The State of the Union address made by European Commission President Jean-Claude Juncker last Wednesday contained much that is relevant to Europe, and Greece’s, future but also something pertinent to its present, which will have to be watched closely in Athens.
Among the many proposals put forward by Juncker in an unusually wide-ranging speech, the head of the EU executive called for “investment screening.”
“If a foreign state-owned company wants to purchase a European harbor, part of our energy infrastructure or a defense technology firm, this should only happen in transparency, with scrutiny and debate,” he said. “It is a political responsibility to know what is going on in our own backyard so that we can protect our collective security if needed.”
Given that Greece has sold both its major ports, Piraeus and Thessaloniki, as well as part of its electricity network to foreign firms and is looking for an investor in the Hellenic Vehicle Industry (ELVO), Juncker’s points resonate strongly here.
His proposal came just a few days after French President Emmanuel Macron argued in Athens that the eurozone had been wrong not to pay more attention to which investors Greece had sold its assets in recent years. “We should not push Greece to choose non-European investments,” he said.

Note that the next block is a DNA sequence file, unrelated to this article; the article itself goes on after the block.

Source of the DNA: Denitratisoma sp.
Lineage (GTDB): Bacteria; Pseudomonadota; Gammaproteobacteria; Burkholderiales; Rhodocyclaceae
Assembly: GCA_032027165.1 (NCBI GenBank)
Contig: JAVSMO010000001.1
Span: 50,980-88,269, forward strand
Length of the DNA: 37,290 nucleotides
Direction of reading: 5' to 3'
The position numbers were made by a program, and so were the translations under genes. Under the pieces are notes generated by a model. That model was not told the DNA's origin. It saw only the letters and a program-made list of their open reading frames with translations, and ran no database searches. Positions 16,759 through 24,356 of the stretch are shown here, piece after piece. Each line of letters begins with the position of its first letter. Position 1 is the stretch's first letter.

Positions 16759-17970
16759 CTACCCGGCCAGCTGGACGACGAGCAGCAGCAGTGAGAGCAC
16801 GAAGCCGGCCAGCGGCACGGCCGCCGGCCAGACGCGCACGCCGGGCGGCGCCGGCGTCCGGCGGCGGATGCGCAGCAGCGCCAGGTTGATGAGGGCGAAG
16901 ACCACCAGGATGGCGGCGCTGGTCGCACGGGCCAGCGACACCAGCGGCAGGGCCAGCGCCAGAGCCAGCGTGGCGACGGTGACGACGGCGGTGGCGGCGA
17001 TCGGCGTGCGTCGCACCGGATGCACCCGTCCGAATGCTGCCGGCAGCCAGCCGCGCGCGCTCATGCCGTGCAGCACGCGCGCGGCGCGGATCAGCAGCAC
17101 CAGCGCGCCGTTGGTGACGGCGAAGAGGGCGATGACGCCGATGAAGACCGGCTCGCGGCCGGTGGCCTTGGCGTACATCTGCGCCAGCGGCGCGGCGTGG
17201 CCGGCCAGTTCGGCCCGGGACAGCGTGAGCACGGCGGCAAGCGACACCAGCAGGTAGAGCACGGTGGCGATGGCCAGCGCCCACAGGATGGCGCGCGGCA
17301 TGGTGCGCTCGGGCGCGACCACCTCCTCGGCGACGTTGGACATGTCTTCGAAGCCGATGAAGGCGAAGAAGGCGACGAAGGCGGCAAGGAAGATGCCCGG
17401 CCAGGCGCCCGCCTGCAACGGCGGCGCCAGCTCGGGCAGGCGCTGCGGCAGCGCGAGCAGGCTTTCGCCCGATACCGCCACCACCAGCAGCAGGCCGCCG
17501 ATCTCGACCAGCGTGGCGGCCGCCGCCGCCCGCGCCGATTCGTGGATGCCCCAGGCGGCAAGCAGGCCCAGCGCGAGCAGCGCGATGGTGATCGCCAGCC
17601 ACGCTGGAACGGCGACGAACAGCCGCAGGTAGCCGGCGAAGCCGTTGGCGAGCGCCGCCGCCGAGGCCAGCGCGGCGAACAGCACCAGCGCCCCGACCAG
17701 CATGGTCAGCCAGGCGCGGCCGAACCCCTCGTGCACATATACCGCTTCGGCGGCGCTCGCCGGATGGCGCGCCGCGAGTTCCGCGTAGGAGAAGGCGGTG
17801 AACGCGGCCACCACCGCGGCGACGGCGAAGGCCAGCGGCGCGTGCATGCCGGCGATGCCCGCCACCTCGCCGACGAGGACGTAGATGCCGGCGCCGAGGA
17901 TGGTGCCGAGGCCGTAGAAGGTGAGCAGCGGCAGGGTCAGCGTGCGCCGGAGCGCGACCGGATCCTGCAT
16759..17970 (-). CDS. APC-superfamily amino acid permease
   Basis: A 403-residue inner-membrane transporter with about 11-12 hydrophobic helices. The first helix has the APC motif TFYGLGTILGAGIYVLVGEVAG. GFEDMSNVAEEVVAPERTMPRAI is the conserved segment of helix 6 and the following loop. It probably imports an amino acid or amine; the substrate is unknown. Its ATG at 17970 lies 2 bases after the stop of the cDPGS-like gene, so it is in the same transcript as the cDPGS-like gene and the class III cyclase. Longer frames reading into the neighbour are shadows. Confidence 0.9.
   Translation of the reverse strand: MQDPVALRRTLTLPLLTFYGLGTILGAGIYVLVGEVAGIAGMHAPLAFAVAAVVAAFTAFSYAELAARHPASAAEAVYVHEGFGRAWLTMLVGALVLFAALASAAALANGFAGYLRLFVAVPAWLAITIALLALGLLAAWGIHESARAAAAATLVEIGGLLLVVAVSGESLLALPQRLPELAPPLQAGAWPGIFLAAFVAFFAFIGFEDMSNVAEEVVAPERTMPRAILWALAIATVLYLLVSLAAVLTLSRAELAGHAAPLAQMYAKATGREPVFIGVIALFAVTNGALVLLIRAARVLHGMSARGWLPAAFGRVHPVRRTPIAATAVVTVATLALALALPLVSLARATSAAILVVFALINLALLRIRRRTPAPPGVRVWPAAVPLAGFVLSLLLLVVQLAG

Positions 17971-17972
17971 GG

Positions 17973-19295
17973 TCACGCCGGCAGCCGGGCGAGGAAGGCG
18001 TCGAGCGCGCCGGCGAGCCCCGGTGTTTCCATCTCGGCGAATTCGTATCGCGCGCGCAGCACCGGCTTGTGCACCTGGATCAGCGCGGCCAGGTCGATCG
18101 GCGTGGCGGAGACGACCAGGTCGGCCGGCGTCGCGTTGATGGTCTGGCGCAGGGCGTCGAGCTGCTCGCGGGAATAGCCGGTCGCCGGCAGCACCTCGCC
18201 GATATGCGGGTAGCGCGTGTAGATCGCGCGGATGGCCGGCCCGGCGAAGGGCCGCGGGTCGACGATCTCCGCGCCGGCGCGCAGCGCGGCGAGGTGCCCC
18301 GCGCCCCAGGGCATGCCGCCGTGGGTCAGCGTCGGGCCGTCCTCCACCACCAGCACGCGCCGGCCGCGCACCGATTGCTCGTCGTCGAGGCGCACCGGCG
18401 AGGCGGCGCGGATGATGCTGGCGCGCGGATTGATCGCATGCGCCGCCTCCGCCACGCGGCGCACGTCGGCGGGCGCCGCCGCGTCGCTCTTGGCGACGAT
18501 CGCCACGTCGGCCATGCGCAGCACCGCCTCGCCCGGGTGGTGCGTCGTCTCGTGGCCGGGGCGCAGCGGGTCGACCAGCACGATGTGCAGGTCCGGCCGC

The most obvious concern for the European Union is the burgeoning presence of China. Its growing role in Greece and other parts of Southeastern Europe was highlighted in an independent report published last week by the European Bank of Reconstruction and Development (EBRD). The author, economic analyst Jens Bastian, examines the evolving “Balkan Silk Road,” which has seen Chinese interest and investment in Greece, Serbia, the Former Yugoslav Republic of Macedonia and Bosnia-Herzegovina increase in recent years.
As part of its “One Belt, One Road” initiative to expand China’s trade links around the world, Beijing has purchased infrastructure, set up bank branches and provided loans in all of these countries. In Greece, China’s most obvious presence, via shipping giant Cosco, is at the port of Piraeus. Other Chinese investments include a 24 percent stake in the Independent Power Transmission Operator (ADMIE) and an agreement to provide loans for Public Power Corporation infrastructure projects.